Supplements to Reduce Skin Aging

30 January 2023

What is skin aging and how does it happen?

Skin aging is a natural process that occurs as we get older. The most prominent sign of skin aging is the appearance and deepening of wrinkles, as the skin becomes less elastic and more fragile. Production of natural oils from the middle later of skin (dermis) decreases, drying the skin and making it appear more wrinkled. Fat in the bottom layer of skin (hypodermis) diminishes, causing loose, saggy skin and more-pronounced lines and crevices.


Along with age, exposure to ultraviolet (UV) light also contributes to wrinkle formation, by breaking down the skin’s connective tissue — collagen and elastin fibres, which lie in the dermis. Collagen fibres provide support while elastin fibres provide flexibility and strength. Without them, the skin loses flexibility and strength and begin to sag and wrinkle.

The three layers of skin on top of muscle tissue. The dermis contains oil glands, collagen and elastin fibres, while the subcutaneous tissue (hypodermis) contains fat [2].

Ingredients that reduce skin aging

In this article, 2 different ingredients, C. rabens and GOS will be introduced. These ingredients can be added to beauty supplements to maintain skin beauty and health, and reduce wrinkles that are the most prominent sign of skin aging.  

Introducing Crassocephalum rabens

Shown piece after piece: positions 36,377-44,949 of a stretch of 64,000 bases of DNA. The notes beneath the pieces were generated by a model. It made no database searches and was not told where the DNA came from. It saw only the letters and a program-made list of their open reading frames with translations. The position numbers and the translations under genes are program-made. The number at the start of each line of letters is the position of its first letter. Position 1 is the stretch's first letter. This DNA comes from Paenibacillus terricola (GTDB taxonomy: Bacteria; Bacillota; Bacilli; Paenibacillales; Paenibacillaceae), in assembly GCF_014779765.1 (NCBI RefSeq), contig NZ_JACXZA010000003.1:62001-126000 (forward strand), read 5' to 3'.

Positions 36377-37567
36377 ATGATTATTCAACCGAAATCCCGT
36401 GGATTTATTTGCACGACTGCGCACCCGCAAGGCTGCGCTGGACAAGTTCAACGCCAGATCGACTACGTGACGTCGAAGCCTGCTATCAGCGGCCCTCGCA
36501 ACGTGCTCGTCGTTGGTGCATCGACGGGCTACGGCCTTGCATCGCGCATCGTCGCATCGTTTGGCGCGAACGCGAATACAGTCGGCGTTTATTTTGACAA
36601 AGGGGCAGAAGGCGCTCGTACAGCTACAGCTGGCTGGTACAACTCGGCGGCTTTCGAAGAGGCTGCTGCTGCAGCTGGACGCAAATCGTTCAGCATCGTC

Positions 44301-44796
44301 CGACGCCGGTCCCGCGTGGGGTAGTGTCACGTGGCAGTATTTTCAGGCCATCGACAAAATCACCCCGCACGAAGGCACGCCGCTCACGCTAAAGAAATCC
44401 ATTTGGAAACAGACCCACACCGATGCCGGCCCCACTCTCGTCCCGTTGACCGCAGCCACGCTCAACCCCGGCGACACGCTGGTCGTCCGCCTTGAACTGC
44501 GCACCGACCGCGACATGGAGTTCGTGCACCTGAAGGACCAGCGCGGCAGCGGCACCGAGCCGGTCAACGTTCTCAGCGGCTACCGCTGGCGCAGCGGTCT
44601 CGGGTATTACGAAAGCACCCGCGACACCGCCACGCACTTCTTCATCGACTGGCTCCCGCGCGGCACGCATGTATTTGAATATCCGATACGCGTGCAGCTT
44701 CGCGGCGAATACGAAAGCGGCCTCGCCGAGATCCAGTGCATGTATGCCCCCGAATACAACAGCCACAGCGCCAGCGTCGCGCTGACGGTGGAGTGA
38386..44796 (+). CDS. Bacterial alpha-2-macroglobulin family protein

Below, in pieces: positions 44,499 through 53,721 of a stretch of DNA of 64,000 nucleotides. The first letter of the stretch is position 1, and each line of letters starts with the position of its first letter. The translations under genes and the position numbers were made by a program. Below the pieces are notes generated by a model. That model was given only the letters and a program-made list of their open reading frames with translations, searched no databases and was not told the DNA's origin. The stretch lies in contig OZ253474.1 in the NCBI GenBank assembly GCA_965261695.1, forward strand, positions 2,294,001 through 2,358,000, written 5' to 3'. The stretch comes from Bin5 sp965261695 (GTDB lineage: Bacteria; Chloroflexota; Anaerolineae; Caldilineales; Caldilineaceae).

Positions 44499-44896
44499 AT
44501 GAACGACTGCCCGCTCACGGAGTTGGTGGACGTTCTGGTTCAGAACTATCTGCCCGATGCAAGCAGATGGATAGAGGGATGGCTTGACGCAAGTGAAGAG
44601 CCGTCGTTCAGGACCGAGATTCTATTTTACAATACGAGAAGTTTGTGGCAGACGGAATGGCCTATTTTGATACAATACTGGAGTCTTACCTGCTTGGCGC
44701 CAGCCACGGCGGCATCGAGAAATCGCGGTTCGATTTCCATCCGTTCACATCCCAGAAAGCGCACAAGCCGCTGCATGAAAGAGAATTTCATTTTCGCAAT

Crassocephalum rabens is a common herb conventionally used to treat inflammation-related syndromes in Taiwan. Studies have shown that C. rabens possesses anti-inflammatory and anti-cancer activities, contributed by the prominent active compound in C. rabens, a phytogalactolipid 1,2-di-O-linolenoyl-3-O-β-galactopyranosyl-sn-glycerol (dLGG). Greenyn Biotechnology’s RabenWhite® contains the patented active compound CRK774TM, a standardised form of dLGG.

Mechanism of Action


C. rabens contributes to skin improvement in two ways through a single mechanism, which is the inhibition of cyclooxygenase-2 (COX-2) expression, a key enzyme that causes inflammation. As COX-2 increases tyrosinase activity, the inhibition of COX-2 expression reduces tyrosinase activity, which in turn reduces melanin production. This leads to depigmentation, where the skin appears whiter and brighter.


COX-2 has also been shown to activate matrix metalloproteinases (MMPs) , also known as collagenases, a family of enzymes that break down peptide bonds in collagen and degrades it . With the inhibition of COX-2 by C. rabens, MMP activity is inhibited, hence decreasing wrinkle formation and collagen degradation.

Clinical Study

The Ameliorating Effect of Crassocephalum rabens (Asteraceae) Extract on Skin Aging was studied by the R&D team at Greenyn Biotechnology. After 4 weeks of treatment with C. rabens, participants in the treatment group showed improvement in skin wrinkles, brightness, collagen content and UV spots as compared to participants in the placebo group.

 

Introducing: Galacto-oligosaccharides

Galacto-oligosaccharides, or GOS in short, are non-digestible prebiotics composed of three to 10 molecules of galactose and glucose, produced commercially from lactose by β-galactosidase. GOS are known to promote digestive and immune health, as they pass undigested into the colon for beneficial gut bacteria to ferment them, the bacteria themselves proliferating and bringing benefits.


While prebiotics like GOS are primarily known for improving gut health, they also contribute to skin health through the growth of beneficial intestinal microbial flora. BeautyOLIGO® is a high purity galacto-oligosaccharide that improves intestinal regulation, strengthens the immune system and promotes biological activity. BeautyOLIGO® has also been verified to have skin improvement effects through animal tests and clinical demonstration.

Mechanism of Action